Revolution

Wednesdays 8:00 PM on NBC
Revolution
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Revolution Review: Nanotech Dreaming

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The splintering of plot elements in Revolution Season 2 Episode 14 is starting to show what is working well with the series... and the other areas that really need some improvement.

First up, what’s working well: Monroe, Connor, and Charlie.

David Lyons is playing a surprisingly deep and nuanced character. He's one of the strongest aspects of the entire drama. It’s a departure from the one dimensional and mostly phony Monroe from Revolution Season 1.

Being a father has only deepened the character. He’s been a father for about 15 minutes, but there’s a real attachment and love for Connor that developed overnight. He still wants to give Connor the best, and he’s willing to use whatever ounce of leverage he can to make sure Connor is willing to go along with the plan and survive over him.

Questioning Neville's Loyalty

Connor, too, has come along just as far as Monroe; seeing what Monroe is sacrificing for him, knowing the truth of what happened to his mother and promising his legacy will be kept alive.

The one caveat: Monroe doesn’t want Connor to start anything with Charlie. Which means a relationship is all but a given now that Monroe has put his stamp of disapproval on it.

The trio’s escapades in New Vegas were really the highlight of the installment. They all share a likeable chemistry with each other and if Revolution were to focus only on this aspect of the show – Monroe, Connor and Charlie’s adventures – I would be happy.

Plus, Charlie is the esteemed leader of the village people of hired guns and that’s going to put a definite wrench in the Monroe Republic 2.0 plan.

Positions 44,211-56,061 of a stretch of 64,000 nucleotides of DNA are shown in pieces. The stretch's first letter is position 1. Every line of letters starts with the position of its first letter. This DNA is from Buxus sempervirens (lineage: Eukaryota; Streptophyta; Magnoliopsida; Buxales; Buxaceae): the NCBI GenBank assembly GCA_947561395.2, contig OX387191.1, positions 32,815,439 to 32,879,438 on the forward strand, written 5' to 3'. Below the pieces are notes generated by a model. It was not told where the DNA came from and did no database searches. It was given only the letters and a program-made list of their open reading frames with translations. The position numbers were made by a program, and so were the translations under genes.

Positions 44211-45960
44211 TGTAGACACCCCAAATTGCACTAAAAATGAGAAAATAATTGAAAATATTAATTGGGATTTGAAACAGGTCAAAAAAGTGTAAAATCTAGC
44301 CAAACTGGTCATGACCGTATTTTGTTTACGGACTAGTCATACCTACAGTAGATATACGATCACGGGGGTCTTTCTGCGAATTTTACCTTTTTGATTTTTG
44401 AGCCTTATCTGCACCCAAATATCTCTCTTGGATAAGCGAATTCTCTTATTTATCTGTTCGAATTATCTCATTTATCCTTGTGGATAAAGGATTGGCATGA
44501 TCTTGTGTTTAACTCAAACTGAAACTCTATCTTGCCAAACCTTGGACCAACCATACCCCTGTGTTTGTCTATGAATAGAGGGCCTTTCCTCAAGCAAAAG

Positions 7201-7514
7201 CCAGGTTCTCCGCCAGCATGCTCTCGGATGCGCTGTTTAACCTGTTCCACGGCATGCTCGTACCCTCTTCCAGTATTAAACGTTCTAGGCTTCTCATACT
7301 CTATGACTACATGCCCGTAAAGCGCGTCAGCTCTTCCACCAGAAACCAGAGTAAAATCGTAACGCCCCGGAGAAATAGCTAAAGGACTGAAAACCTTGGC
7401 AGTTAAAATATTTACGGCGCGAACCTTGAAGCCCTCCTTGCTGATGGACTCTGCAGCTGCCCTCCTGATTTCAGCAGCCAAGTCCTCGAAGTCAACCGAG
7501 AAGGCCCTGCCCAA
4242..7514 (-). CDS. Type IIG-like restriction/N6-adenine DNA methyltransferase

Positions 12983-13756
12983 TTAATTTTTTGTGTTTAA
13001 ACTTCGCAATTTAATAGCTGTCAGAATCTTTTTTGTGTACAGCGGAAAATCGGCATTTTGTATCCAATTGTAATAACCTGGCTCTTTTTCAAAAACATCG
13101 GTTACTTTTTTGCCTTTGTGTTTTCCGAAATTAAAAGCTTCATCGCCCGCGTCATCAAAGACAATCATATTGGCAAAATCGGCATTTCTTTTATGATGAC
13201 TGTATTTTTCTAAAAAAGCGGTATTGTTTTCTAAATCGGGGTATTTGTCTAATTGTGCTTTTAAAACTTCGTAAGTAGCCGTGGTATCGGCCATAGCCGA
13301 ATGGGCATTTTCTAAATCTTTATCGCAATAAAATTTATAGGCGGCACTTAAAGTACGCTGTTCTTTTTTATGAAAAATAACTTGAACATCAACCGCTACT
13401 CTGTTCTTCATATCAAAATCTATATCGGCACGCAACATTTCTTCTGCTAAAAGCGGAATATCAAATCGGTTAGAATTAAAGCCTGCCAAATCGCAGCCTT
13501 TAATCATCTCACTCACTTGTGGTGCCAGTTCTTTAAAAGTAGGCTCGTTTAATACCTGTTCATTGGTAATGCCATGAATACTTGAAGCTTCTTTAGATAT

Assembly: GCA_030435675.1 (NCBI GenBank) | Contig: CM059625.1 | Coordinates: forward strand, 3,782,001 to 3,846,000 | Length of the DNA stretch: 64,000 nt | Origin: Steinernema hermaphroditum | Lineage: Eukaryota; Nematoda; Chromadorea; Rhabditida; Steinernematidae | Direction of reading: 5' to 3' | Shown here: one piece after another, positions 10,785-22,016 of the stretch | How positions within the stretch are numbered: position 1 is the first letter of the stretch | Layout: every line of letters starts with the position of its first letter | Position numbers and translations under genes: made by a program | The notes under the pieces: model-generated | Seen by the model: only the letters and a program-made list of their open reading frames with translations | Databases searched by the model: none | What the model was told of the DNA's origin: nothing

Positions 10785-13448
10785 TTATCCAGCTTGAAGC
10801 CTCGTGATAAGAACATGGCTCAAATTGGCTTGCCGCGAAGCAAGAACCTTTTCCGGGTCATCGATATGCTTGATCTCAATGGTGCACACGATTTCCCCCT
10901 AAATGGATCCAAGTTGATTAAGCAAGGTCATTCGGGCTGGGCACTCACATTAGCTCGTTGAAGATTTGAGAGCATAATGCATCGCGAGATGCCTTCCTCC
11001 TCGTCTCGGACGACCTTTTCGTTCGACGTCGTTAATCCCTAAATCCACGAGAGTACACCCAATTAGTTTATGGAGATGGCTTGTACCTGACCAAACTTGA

Even so, nothing gets by Miles. He’s been burned by Tom one too many times, but they’re unwilling to give Monroe over. This is another stark change from Revolution Season 1, where everyone was gunning to make sure he was killed.

Tom thought he had that one trump card: mutual hatred for Monroe.

Aaron’s latest chapter in the nanotech saga brought us to the not so good, as his story took another weird turn when he tried to implant a virus into the tech to kill them and he wound up back in 2014.

It’s good Aaron finally stood up for himself against the nanotech and wants to find a way to rid all connection of it once and for all. But whatever this altered state is, doesn’t feel like it will have any real ramifications or investing.

Instead it could be the nanotech’s final attempt at gaining control of Aaron for their fix.

Is Aaron really in the past, or is he just dreaming?

 

Review

Editor Rating: 4.2 / 5.0
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User Rating:

Rating: 4.2 / 5.0 (20 Votes)

Nick McHatton is a TV Fanatic Staff Writer. Follow him on Twitter.

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With the final twist at the end I thought the show was going off in the totally new direction of an alternate universe. I would really like to see that for a change, with all the characters playing new roles. Sort of like the farm hands in the Kansas of The Wizard of Oz.
My favorite line in this week's episode came from Tom after the 3rd gun got pulled in a stand-off: "This is just getting silly."